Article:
One of the best enlightened serial entrepreneurs (and USAF Veteran to boot) that are around today that has changed my views of being an entrepreneur is Steve Blank. He has a great blog post below that I’m going to translate into the Christian view from the Bible.
What attracts me to his comments and others is that I’m always on the lookout for wisdom in the real world. When I find something, I go back to my Bible and see how the wisdom relates to what the Bible has to say about the subject. The more good wisdom I correlate in the Bible, the more it solidifies what I need to learn and engrain in what I do daily.
His comments were about the differences how the “fear of failure” is viewed between both startups and corporations. While the words may be the same, how it is defined in the context of a startup or corporation changes the behaviors of those doing the work. It is the behaviors that make the difference.
There is a familiar saying within the Christian community, and that is “God is not going to give you more than you can handle.” This comment is a paraphrase from the Bible and is said to people who are going through difficult times, but there are two things about this comment. First, it’s in the negative regarding life, i.e. you’re going through some pain and God is allowing to happen to you and you’re suppose to endure it.
Second, it comes from this verse:
When it comes to becoming a startup entrepreneur, especially a Christian startup entrepreneur, there are a number of factors that affect one’s decisions. But recent research has shown that those that believe in God have a greater and more successful chance of starting a business over those that may not.
Why does a belief in God cause more people to become startup entrepreneurs? What are the motivations? In an unscientific examination, let’s take a look at why individuals would take this non-traditional route in life.
It’s almost time. March 12, 2015!!
But in the mean time, here is the advanced praise for the book:
I’m not sure how some in the Church have found a way to equate business and profitability to something sinful, but it couldn’t be further from the truth. God is creative, and He has given us the ability to create so that we may prosper. After all, it takes resources to responsibly care for yourself and your family, let alone feed the hungry and clothe the naked. In this book, Kevin Cullis shares what the Bible really says about doing business, making money and making it all work for God’s glory. Joel Comm, New York Times Best-Selling Author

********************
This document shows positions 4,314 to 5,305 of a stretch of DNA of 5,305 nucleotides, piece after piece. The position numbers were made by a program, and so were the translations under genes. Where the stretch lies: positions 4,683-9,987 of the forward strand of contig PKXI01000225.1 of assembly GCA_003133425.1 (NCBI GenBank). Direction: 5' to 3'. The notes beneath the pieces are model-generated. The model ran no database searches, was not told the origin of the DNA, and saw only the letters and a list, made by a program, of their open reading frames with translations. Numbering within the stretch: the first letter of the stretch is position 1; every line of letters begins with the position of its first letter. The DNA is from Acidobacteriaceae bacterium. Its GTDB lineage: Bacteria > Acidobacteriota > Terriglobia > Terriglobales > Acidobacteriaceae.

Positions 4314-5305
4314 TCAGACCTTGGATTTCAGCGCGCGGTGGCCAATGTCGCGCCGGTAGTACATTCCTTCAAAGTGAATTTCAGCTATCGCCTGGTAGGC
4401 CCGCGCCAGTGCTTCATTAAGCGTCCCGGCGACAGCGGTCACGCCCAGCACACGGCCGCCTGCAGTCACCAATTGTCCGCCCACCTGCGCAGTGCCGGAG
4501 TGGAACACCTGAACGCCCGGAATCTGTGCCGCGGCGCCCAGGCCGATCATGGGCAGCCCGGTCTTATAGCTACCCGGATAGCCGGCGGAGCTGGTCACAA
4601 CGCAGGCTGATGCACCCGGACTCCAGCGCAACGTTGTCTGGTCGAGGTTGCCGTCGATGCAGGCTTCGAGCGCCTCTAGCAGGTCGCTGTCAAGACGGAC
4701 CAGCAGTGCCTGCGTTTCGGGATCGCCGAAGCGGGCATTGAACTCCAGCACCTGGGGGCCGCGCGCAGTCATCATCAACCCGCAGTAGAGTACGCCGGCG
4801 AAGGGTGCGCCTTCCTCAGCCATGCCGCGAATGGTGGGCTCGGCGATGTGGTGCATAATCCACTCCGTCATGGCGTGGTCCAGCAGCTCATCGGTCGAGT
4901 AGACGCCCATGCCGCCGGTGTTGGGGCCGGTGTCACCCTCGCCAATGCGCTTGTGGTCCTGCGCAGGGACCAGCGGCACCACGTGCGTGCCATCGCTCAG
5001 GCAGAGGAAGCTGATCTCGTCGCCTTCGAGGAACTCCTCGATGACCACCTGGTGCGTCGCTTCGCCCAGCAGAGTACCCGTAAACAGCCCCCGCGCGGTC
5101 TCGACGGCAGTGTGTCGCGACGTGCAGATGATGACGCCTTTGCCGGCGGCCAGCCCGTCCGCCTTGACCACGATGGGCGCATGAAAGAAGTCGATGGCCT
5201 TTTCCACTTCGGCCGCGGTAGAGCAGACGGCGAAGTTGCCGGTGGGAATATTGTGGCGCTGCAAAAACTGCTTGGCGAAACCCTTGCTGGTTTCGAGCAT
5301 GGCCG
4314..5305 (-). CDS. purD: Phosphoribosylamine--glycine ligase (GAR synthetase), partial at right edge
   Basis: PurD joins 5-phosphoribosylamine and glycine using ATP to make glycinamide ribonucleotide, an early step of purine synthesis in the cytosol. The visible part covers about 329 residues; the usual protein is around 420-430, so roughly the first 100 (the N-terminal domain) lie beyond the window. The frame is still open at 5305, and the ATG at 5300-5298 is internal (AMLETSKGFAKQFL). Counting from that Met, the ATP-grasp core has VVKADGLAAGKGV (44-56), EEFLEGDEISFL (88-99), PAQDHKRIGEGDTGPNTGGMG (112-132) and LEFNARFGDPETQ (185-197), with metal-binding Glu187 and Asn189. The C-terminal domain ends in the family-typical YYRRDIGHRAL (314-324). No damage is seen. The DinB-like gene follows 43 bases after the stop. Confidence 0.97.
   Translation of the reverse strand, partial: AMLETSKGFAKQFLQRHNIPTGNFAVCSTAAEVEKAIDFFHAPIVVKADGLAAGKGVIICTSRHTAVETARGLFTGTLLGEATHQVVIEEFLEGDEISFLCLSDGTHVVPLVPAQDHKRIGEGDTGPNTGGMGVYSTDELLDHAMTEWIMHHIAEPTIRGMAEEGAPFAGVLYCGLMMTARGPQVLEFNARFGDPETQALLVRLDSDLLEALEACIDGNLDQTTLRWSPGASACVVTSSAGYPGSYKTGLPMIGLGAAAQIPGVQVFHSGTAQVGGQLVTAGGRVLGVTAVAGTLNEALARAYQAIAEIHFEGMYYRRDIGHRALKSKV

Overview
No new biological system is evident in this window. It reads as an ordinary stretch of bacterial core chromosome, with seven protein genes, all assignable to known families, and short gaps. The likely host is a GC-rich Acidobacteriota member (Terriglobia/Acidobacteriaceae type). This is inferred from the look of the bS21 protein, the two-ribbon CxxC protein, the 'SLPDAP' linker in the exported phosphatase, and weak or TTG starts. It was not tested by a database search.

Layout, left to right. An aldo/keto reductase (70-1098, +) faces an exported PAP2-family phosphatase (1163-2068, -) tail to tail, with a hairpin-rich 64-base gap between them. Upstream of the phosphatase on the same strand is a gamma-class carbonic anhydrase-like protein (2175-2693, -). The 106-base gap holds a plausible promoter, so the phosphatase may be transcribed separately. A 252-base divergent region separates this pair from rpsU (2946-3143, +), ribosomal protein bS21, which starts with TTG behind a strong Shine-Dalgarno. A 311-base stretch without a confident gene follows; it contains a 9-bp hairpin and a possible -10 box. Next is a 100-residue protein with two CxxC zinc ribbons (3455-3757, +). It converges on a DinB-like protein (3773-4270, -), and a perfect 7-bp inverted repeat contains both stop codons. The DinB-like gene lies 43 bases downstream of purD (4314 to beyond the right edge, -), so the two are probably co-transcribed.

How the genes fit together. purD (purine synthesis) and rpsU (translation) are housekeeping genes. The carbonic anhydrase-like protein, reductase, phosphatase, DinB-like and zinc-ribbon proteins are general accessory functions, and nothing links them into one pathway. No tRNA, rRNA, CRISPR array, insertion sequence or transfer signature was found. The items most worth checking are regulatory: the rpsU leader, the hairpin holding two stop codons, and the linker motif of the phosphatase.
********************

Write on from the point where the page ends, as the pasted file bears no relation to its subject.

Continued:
Here’s not only an excerpt from my new book, but an expansion of the thought I wrote about.
As with any book, you have “limitations” that occur, namely what the market will bear and/or what does the market want. In most cases you do not follow your “business plan” into the marketplace, but you follow Business Model Generation and put your product into the market and get feedback and see if it sells.
I was reading my Bible one day while writing my newest book, How Would Jesus Do Business? and was struck by a thought, or as I call it, a “God ping.” You know, those moments when something strikes your brain and catches you off guard a bit. It felt like watching a drop of water fall onto a heated and oiled iron skillet. Once it hit, it got all “excited” and went everywhere on the skillet. Well, this “God ping” was one of them. I was reading the below verses, but it was these verses that kicked off the water jumping and spattering:
I was at the inaugural Writers on the Rock for the 2015 Christian writers conference this past Saturday and it was BIG HIT!! There was the initial hope a year ago of having about 50-60 people interested in learning more about Christian writing.
174 showed up!! God is good, and people are hungry for more!
It was very well put together by a few that worked very hard to make it happen. I’m thankful for everyone that helped, especially a BIG SHOUTOUT to David Rupert.
But having said that, I have to say that my attendance was well worth the time. I was able to connect with a number of Christian writers as well as see what the Christian writers landscape was about. Like John the Baptist, I have never connected with Christian writers before, so you could say I have been in the desert eating locusts and honey. Now I’m not equating myself with any Biblical character, just giving a biblical description of where I am coming from.